Lane Price thinks his love for history and the past make him the perfect fit for Myers Park Traditional School, especially since the school has an emphasis on citizenship, values, respect and remembering the past.
He started the new assignment July 2, and said besides hiring new teachers, meeting with old teachers and parents, he’s been waiting all summer for the first day of school to really get started on the job.
The new principal has a history himself in the Charlotte area, working in and out of Charlotte-Mecklenburg and Union County public school systems. He graduated high school from Piedmont High School in Union County, where he found his love for education through his history and current events teachers. He then went on to the University of North Carolina at Charlotte, graduating with an education degree.
He began his teaching career in Union county, teaching middle grade social studies before becoming an assistant principal at a middle school. He then transitioned into elementary school as assistant principal.
“I really found it was the foundation of learning. I learned a lot as an assistant principal there,” Price said.
He later made the transition to Charlotte-Mecklenburg Schools where he became the assistant principal at Hawk Ridge Elementary and then principal at McKee Road Elementary. After several years in south Charlotte, he made the switch back to middle school, becoming principal at Northeast Middle.
Now he’s back in elementary and back in south Charlotte and couldn’t be more excited, he said.
“I’m most excited about coming back into elementary school. They are still excited about learning in elementary. In my experience, there is just a loss of interest in middle school – it’s just harder to keep them engaged,” he said. “In elementary, that natural curiosity is still there – there is a love for learning that is almost innocent.”
So far, Price said he’s done his best to communicate with teachers and parents, listening to suggestions and concerns, needs and wants.
“Since I’ve started, I’ve spoken with every staff member face-to-face,” he said, although he added there are still around four more he hopes to connect with before school starts Monday, Aug. 27. “I sent out a questionnaire at the beginning of August, getting feedback about what they like about Myers Park and the traditional model.”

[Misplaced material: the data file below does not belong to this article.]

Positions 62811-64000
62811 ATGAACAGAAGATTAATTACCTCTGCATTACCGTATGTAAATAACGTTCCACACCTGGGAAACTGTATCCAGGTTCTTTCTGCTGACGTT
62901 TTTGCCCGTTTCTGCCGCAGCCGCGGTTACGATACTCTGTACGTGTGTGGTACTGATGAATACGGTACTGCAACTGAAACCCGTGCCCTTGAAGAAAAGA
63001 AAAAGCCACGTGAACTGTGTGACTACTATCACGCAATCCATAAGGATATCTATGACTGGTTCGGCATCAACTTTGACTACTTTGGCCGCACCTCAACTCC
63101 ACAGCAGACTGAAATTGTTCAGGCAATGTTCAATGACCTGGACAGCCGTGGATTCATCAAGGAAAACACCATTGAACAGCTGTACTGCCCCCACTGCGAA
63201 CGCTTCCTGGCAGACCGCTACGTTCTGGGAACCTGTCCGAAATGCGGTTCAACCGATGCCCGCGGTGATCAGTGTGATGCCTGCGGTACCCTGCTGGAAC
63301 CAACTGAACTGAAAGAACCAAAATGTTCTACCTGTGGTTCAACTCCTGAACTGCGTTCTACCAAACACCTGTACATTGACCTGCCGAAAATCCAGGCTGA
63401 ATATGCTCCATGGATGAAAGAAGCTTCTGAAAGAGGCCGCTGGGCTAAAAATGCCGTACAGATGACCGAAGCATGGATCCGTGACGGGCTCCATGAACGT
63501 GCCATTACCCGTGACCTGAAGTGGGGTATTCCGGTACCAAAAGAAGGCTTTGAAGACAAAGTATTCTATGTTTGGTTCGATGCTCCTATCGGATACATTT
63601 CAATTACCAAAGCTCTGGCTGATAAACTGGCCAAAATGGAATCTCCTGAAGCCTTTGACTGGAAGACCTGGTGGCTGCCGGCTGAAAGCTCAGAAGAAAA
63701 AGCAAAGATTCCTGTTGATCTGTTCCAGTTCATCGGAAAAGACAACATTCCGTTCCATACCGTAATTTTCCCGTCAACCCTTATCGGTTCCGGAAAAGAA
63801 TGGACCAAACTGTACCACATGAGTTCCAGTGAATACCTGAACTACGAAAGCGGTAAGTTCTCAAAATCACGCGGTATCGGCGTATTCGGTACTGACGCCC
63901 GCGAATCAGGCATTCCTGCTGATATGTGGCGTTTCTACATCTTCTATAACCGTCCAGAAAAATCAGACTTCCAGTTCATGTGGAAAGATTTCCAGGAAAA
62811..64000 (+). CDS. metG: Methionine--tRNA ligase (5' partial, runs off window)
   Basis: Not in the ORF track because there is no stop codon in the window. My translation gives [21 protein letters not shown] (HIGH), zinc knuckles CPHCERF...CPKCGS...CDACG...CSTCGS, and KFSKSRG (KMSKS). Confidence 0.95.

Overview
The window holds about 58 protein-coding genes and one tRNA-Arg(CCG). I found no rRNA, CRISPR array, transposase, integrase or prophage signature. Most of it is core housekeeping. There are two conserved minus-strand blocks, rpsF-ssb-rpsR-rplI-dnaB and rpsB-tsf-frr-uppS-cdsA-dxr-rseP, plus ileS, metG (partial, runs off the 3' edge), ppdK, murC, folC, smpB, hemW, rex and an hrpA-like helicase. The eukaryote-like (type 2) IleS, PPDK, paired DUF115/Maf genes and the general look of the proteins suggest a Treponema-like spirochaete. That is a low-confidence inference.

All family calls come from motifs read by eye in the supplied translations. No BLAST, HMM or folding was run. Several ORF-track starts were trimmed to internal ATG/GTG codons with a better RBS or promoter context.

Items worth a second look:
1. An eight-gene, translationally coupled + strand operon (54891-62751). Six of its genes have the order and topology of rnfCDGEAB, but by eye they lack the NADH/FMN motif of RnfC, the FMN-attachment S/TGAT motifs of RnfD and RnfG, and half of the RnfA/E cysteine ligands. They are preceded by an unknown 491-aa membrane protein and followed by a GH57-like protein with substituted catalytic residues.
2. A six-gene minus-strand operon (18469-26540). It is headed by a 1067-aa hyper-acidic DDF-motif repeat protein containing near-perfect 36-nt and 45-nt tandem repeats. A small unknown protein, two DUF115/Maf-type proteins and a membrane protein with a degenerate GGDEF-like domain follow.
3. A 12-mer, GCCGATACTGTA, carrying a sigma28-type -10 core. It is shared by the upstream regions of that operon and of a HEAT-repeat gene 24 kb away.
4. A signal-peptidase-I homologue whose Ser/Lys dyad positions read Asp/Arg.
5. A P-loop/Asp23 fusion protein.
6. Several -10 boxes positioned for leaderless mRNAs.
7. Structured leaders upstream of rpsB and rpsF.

Price said the questionnaire really helped him learn about the staff and also provided the opportunity for the staff to have a voice.
And now, the next step, Price said, and his biggest immediate challenge, is learning and meeting the students and families of the school.
“That relationship with families is extremely important,” he said. “But that will come with time. You have to be here to get to know folks. Building that repertoire with community and families will be important.”
Price has already started meeting with parents through the schools parent-teacher group meetings and conferences with parents at the school.
Another challenge or goal for Price is to create a school-wide understanding of what it means to be a traditional school. He’s already started discussions with his staff on what they want the school to be, he said.
“How are we distinguishable from just a regular elementary school and what makes us different?” he said. “My goal isn’t to change what Myers Park is. I want to clarify and communicate that.”
“I want students to remember the past and help them realize how it’s relevant to how we live today,” he said about the traditional model. “There are lessons that can be derived from the past that we may have forgotten.”
Price and his family live in Union County, where his four kids also go to school and the family attends church at Bright Spot Baptist in Monroe where he teaches Sunday school. Outside of work, he said he loves reading about anything U.S. history, his favorite subject and area of study.
“Right now I’m reading a book on Abraham Lincoln, but I love anything from historical fiction to historical nonfiction; anything about U.S. history,” he said.
While not at work this summer, Price and his family could be found camping in the mountains. He describes himself as just a regular guy.
“I try to be a good father,” he said. “I enjoy traveling and taking our kids on trips.”